As you embark on your medical career in Pennsylvania, your mandate to do your utmost to provide quality care to your local patient population likely remains at the front of your mind. Unfortunately, despite your best efforts, healthcare ranks among the profession where satisfaction is not always guaranteed.
Patients, however, do not often understand that, and thus may quickly pursue a liability claim if and when their episode of care does not turn out the way they anticipated. Answering to such claims may be key to maintaining your medical license. Yet another potential risk to your good professional standing exists that has nothing to do with the care you deliver: Mcare compliance.
The Medical Care Availability and Reduction of Error Fund
Mcare refers to the Medical Care Availability and Reduction of Error. State lawmakers passed this resolution in 2002, making it mandatory for any healthcare practitioner in the state to carry medical professional liability insurance. Many within the industry may say that doing so is a best practice even in the absence of a legal mandate. Nevertheless, Mcare compliance renders the issue moot.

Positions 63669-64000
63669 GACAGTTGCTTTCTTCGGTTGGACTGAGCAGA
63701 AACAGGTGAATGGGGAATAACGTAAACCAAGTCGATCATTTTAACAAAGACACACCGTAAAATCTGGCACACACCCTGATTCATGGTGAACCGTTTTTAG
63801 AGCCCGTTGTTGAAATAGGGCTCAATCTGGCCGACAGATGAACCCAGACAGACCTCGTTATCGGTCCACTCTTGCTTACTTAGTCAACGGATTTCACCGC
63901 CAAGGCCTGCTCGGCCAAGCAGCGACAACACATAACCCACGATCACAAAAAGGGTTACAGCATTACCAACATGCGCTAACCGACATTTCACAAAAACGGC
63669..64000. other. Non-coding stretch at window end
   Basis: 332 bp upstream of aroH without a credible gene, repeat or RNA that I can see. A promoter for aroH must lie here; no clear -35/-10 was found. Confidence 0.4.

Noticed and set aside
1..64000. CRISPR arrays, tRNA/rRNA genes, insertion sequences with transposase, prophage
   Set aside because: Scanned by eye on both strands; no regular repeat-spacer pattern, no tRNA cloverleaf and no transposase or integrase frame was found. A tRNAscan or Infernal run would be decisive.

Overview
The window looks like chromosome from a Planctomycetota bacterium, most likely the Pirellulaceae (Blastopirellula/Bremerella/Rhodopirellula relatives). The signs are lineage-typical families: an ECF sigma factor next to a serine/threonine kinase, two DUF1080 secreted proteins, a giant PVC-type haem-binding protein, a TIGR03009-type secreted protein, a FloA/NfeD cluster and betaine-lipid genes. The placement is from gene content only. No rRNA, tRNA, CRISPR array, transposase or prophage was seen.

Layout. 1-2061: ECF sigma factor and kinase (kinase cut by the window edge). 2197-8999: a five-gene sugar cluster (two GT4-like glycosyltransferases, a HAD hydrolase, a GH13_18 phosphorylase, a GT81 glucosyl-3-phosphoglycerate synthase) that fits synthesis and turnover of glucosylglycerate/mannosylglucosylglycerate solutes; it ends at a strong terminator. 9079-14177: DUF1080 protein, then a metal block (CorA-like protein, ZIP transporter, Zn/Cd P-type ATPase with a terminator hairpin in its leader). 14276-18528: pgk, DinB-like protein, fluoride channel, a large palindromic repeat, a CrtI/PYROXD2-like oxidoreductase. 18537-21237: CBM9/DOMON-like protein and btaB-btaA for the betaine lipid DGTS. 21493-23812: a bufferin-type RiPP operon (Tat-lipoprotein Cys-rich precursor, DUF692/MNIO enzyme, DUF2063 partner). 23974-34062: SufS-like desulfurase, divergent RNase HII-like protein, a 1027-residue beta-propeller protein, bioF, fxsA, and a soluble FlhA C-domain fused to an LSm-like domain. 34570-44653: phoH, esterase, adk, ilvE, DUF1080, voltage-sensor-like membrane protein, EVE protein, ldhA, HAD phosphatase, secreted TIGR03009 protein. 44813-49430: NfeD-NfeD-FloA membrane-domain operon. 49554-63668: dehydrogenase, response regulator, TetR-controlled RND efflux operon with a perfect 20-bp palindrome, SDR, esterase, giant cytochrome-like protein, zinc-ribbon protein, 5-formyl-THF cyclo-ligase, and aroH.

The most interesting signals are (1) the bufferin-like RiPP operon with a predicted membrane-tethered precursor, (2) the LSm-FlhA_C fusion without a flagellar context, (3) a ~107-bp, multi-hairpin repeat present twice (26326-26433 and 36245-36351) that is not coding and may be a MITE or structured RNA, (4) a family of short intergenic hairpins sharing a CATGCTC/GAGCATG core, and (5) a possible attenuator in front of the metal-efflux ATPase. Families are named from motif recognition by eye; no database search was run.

According to the Pennsylvania General Assembly, complying with Mcare requirements requires two steps: the payment of an annual assessment into the fund, and you providing proof that you carry malpractice insurance coverage. A failure to meet either one could result in the suspension or revocation of your medical license.
What does Mcare do?
You should know that Mcare is more than just another set of regulations you need to dedicate attention to. Indeed, the funds paid by local practitioners go to paying off claim settlements in excess of amounts typically provided through malpractice insurance coverage.